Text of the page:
Mansoor Ali Khan, an eminent corporate lawyer, believes that the big business in Pakistan may not actually be as aloof from the electoral process as projected.
“There is absolutely no doubt in my mind that all big businessmen in Pakistan are close to politicians and support them financially. For obvious reasons, such ‘payments’ are not made through their “company accounts. When one wishes to ‘corporatise’ this bribe, it is termed as a ‘campaign contribution’, but in the end, it will remain what it is: a bribe — financial gratification in return for some favour that would be called when required.
“Perhaps the only difference is that this is an ongoing relationship. It is not per transaction. Politicians and political parties receive regular donations from big businessmen regardless of their status (in or out of power) and serve their patrons’ business interests in assemblies”.
Musadaq Zulqarnain, Chairman Interloop Ltd who sits on several boards, strongly disapproved of the powerful elite’s influence on Pakistan’s democratic process, which often thrives on the shadow economy.
“Financial transparency is the basic requirement for anything to be fair, including elections. In Pakistan, with a huge undocumented economy, the dream of financial transparency during the election campaign will remain a dream. The ruling elite has been in the grip of vested interests, a dominance that has steadily intensified as their financial might has continued to expand over time.
“I won’t name names, but yes, vested interests always desire a friendly government. They invest in every prospective government.”
Asad Ali Shah, an auditor by qualification and management consultant by profession, said, “there is no financial transparency in elections in Pakistan and enforcing any discipline in this regard is next to impossible in the current environment. The donations clause in the relevant Act was probably a copy-paste job and is not expected to create transparency. Donations and election spending are largely sourced from the black economy”.
He thought that the business elite are too well entrenched in the country’s power structure to care to cultivate relationships with any set of politicians.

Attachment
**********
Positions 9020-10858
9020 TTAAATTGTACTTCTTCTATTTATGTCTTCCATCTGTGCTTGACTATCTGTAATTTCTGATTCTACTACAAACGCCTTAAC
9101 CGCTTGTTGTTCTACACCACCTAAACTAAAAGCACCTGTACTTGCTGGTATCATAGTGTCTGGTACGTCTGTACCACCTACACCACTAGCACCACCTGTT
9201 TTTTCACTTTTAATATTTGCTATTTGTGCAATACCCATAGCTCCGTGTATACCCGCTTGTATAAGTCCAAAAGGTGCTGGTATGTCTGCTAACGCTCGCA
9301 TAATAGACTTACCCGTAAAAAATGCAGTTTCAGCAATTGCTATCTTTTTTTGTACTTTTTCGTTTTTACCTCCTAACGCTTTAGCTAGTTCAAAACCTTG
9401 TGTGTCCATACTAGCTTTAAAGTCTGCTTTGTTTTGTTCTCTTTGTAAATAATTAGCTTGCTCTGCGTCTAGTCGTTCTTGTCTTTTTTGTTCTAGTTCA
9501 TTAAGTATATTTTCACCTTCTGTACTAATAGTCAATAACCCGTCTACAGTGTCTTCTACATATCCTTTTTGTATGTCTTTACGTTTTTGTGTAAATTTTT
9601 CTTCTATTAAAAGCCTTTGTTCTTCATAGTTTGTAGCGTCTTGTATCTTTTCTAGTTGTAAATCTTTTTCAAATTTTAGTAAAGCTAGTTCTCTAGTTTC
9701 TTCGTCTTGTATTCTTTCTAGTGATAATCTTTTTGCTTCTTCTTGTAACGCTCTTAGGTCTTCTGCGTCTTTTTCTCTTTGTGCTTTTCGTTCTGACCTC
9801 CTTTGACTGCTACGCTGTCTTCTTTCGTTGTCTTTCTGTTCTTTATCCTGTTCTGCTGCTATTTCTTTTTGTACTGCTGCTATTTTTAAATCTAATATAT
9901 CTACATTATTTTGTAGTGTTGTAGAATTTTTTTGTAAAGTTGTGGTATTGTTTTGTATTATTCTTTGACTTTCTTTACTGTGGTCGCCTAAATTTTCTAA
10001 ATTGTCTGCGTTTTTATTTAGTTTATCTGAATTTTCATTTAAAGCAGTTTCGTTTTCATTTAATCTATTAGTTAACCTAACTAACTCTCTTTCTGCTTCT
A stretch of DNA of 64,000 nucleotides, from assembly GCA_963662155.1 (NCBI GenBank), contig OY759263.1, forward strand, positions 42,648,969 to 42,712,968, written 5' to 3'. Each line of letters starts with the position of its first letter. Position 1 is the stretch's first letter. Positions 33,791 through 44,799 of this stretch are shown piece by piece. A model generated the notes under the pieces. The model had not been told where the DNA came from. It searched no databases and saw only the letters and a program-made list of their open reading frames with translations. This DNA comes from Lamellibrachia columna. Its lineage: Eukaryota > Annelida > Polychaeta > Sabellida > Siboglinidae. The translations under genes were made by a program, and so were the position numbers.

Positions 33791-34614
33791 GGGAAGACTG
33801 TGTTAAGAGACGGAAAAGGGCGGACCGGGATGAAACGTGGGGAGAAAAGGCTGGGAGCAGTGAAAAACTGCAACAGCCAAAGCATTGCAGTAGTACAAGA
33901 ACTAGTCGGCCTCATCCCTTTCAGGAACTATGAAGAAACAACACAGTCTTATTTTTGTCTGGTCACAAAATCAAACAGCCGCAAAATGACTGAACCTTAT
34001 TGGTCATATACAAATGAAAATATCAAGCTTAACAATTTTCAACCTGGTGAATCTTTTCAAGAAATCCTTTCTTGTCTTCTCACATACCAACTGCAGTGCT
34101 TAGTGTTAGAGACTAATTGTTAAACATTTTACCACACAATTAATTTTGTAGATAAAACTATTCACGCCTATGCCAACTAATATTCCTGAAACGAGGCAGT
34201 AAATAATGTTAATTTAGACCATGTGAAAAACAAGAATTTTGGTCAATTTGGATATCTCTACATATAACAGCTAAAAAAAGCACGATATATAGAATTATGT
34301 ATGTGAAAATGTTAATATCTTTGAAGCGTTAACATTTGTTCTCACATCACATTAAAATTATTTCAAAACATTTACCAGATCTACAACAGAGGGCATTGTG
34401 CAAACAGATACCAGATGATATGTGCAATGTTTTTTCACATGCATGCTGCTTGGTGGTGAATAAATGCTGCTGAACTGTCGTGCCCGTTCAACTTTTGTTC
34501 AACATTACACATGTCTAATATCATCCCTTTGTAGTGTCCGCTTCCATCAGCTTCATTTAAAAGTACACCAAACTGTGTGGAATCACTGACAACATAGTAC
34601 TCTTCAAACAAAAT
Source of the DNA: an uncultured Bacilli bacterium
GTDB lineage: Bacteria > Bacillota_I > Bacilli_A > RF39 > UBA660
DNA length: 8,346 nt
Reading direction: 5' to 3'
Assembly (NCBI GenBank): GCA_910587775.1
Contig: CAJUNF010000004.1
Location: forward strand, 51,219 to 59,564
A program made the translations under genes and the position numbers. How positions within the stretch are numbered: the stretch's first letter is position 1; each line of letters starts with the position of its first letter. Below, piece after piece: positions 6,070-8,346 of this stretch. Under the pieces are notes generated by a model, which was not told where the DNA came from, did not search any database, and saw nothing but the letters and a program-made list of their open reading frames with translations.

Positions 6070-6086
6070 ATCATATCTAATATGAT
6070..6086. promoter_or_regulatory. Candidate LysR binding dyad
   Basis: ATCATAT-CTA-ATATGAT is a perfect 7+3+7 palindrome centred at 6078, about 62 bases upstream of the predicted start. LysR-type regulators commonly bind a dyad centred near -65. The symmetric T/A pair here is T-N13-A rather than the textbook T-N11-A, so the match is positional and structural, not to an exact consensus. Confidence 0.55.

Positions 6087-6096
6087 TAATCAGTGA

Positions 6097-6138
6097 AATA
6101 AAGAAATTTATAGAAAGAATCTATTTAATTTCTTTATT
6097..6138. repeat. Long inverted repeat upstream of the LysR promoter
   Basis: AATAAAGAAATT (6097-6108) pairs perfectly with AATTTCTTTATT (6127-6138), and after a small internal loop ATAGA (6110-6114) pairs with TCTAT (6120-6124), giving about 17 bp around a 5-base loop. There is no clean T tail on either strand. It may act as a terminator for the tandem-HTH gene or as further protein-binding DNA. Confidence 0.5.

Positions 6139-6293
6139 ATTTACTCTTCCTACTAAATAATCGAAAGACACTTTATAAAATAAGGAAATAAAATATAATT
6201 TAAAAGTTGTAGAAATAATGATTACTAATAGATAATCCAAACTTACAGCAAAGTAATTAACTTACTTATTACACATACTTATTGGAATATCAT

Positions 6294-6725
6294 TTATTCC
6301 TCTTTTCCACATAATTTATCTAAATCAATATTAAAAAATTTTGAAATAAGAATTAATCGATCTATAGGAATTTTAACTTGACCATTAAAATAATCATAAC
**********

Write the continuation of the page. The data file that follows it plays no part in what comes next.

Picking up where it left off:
Commenting on funding election campaigns, Mr Mehboob said, “In normal democracies, political parties and candidates go for crowdfunding. Rich individuals make large donations, but the funding base has to be broad. Corporate funding leads to extra complications as it will be difficult to monitor the relation between funding and policy favours. In addition, a ruling party enjoys a huge advantage over others in attracting corporate funding.”
Saleem Mandviwala, a businessman turned politician, was not sure if companies fund politics. “If companies provide financial support to parties or candidates, they tend to do so discreetly, without public disclosure.”
Several business leaders representing sectors including textiles, cement, auto, pharma, fertiliser, and sugar mentioned that businessmen, much like other segments of society, hold political views but prefer to avoid direct engagement.
They cited their preoccupation with industry-related challenges during association meetings. “While there were discussions about collective donations for causes during natural disasters like earthquakes, floods or the pandemic, political contributions were rarely, if ever, discussed in these forums,” a cement tycoon said privately.
There is rising global concern regarding the substantial inflow of private funds into electoral cycles, which is thought to compromise the integrity of elections. An expert remarked, “Those who contribute significant sums also tend to exert control over politicians, making them more accountable to sponsors than their constituents.”
Published in Dawn, The Business and Finance Weekly, October 2nd, 2023